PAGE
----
By Dr. Anthony Policastro

In 1998 a vaccine called RotaShield was developed. It was effective against Rotavirus. The virus caused a common type of diarrhea in children. It was added to routine immunizations.

Once it began to be used in many thousands of children, a rare complication appeared.

About 1-2 of every 5,000 children developed an intestinal complication called intussusception. It was rare enough to have not shown up in the vaccine trials.

Since this complication could be fatal and diarrhea was not, the vaccine was discontinued.

In the same year a vaccine against Lyme disease was developed. It was called LYMErix. It was effective against Lyme disease. People with a certain genetic makeup developed arthritis after receiving the vaccine. They sued the manufacturer.

The vaccine was effective. However, the lawsuits cost the manufacturer so much that they decided to stop making it. There was no profit left after lawsuits were paid.

Both of these examples show that vaccine trials do not necessarily show up rare complications.

I have previously discussed the same thing about new medications. Approval of medications and vaccines occur after a number of patients are treated.

However, those trials are not anywhere close to the number of people that will use the medication or vaccine when general approval is given. Rare side effects will then appear.

That is the main reason for the vaccine approval process taking so long. Once a vaccine is developed there are several steps that are followed. The first is to make sure it does not harm animals. This is called pre-clinical testing.

Clinical trials have three phases. In Phase I, the vaccine is tested on several dozen volunteers. This is to look at common side effects or adverse reactions.

In Phase II the numbers increase. In this case the volunteers are selected from the target population. Thus the goal is to make sure this particular population will not have significant issues with the vaccine.

Phase II expands the process even further. Many thousands of people are given the vaccine. Side effects and adverse effects are evaluated. Each phase requires a period of observation after the vaccine is given before moving on to the next phase.

Once approval is given, there is then a need to create the manufacturing process to produce enough of the vaccine. That also takes time. That is why most vaccines take years. Even with the impetus to find a vaccine soon, 12 – 18 months is the best guess for a COVID-19 vaccine.

For COVID, there were 133 different vaccines proposed. Only 10 have been approved for clinical trials by the World Health Organization. China is testing 5. The U.S. is testing 4.

One in the United Kingdom is already at Phase II/III in trials. AstraZeneca has a promised manufacturing capability for 2 billion doses. It is called AZD 1222.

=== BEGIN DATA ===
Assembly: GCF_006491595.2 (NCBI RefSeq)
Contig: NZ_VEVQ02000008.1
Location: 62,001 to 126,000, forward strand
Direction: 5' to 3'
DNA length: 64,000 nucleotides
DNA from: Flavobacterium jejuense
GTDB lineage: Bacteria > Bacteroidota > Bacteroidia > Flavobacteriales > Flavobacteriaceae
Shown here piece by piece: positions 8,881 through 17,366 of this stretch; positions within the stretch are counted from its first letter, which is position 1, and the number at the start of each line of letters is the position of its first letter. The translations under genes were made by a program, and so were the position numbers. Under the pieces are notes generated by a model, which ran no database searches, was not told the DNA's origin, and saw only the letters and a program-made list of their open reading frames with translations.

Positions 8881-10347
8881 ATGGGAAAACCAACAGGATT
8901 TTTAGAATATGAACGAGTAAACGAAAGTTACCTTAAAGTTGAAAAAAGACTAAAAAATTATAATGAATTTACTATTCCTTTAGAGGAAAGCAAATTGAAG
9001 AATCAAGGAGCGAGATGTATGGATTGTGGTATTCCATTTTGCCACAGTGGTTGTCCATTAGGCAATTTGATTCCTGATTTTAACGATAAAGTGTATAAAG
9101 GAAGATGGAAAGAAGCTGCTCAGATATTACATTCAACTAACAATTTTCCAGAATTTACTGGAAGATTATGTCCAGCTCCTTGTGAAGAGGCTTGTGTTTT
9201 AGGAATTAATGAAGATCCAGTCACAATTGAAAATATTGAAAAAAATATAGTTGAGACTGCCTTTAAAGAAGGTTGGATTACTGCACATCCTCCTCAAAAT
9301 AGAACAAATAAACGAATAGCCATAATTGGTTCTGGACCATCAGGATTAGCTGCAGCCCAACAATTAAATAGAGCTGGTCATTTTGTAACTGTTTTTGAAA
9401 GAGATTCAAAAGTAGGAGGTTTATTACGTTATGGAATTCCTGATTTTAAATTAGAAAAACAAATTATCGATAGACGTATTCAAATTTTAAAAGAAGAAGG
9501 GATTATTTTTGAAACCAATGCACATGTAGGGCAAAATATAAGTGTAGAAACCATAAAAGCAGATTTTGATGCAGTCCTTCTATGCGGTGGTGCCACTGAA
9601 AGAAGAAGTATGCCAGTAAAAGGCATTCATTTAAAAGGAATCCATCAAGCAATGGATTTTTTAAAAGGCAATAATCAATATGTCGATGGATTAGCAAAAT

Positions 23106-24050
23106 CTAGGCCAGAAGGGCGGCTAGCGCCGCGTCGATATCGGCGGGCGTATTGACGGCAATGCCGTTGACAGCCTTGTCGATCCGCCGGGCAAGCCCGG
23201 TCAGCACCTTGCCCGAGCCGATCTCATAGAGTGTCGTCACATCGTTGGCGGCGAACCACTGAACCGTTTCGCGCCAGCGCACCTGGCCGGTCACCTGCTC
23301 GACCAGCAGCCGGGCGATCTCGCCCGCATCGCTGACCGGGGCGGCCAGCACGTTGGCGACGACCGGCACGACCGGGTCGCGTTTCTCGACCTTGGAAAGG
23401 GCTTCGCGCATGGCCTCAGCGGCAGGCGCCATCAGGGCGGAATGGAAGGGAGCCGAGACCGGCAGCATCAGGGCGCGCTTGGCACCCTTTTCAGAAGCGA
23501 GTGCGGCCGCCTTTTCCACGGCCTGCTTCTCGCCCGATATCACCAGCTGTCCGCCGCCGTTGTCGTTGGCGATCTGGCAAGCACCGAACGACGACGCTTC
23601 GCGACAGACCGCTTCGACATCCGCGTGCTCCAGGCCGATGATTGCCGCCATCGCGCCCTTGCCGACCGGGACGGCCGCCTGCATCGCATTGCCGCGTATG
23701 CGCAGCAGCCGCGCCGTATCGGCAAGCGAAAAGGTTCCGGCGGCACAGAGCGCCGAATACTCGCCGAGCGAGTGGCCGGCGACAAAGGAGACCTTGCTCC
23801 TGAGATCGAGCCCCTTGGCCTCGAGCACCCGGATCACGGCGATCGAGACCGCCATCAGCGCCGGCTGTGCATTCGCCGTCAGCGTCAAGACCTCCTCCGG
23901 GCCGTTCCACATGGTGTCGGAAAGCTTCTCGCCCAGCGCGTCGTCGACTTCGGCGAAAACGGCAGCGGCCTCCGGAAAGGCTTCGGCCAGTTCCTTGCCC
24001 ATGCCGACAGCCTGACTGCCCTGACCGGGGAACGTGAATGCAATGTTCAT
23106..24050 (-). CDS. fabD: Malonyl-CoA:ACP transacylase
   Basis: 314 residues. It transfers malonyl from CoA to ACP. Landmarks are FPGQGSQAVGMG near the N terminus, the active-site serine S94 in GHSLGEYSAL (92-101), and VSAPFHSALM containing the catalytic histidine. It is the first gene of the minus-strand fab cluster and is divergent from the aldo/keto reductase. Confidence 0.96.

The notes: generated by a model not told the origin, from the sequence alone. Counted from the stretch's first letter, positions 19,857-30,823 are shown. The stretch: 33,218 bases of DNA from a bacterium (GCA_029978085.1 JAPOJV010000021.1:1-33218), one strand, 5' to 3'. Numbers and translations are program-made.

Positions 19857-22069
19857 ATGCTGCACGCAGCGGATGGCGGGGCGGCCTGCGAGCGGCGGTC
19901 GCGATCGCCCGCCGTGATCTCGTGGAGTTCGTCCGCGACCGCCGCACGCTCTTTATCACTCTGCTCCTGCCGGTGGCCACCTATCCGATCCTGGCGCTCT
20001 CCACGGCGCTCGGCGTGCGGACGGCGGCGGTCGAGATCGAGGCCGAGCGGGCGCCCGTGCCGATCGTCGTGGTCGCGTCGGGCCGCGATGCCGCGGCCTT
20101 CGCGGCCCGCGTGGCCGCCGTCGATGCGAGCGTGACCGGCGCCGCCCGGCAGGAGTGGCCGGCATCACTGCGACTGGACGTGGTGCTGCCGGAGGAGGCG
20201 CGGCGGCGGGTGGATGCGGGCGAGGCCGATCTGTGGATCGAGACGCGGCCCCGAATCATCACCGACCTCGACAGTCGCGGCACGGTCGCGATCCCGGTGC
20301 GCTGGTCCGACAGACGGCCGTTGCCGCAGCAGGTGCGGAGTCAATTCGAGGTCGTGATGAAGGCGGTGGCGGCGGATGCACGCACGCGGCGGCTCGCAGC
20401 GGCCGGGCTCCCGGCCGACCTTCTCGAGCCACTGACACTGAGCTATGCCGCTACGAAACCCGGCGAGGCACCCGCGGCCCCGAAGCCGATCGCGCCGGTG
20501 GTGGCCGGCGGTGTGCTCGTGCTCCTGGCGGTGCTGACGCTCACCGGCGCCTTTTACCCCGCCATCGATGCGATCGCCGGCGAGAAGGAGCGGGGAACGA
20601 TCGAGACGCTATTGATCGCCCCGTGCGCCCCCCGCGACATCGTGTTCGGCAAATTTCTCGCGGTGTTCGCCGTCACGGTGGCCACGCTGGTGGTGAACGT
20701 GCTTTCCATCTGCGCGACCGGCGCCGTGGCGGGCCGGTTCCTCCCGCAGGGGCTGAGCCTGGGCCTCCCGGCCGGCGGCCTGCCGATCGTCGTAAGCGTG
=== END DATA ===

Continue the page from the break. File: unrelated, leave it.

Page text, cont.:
Moderna’s vaccine has gained a lot of press in the U.S. as one that appears promising. They hope to have their clinical trials completed by the end of 2020. They are currently in Phase II trials. It is called mRNA-1273.

Pfizer is working on a vaccine that they think could be ready by the end of October. However, it is still only in Phase I/II trials so that date seems a little unrealistic. Theirs is called BNT162.

The other 7 vaccines are still in Phase I or Phase II trials. There will be a vaccine. It is just not clear when. For the high risk groups it is likely that whatever side effects the vaccine has, they are not likely to be as bad as the risk of death from COVID-19.


There is a misperception that the actions taken related to COVID-19 were aimed at stopping the virus. That is not true. The virus is with us. It is going to stay with us. It will end when we have an effective medication or a vaccine.

The actions were taken to slow the spread of the virus down. That would prevent it from overwhelming our medical resources. That happened in Italy. Resources were stretched thin in New York City.

All of the actions have resulted in a much slower (but inevitable) spread of the virus. The result is that since May 2nd we have only had one day with more than 30,000 new cases in the US. For the last week new cases have ranged from 17,000 to 27,000 daily. The result is that instead of the virus doubling every 48-72 hours as it was at the beginning, that is no longer the case. The latest period of doubling was actually 45 days. That is good.

The national news media does not appear to get it. They run out and look for hot spots. With this kind of infection there will always be areas where there are a lot of cases at once. Reporting on them like they represent the next big thing is not scientific.

For example Sussex County was a hot spot in May. There were 1,435 new cases in a 14 day period. However, it cooled down. In the last 14 days, there have only been 144 new cases total. That is a 90 percent drop. You didn’t see that reported in the national news.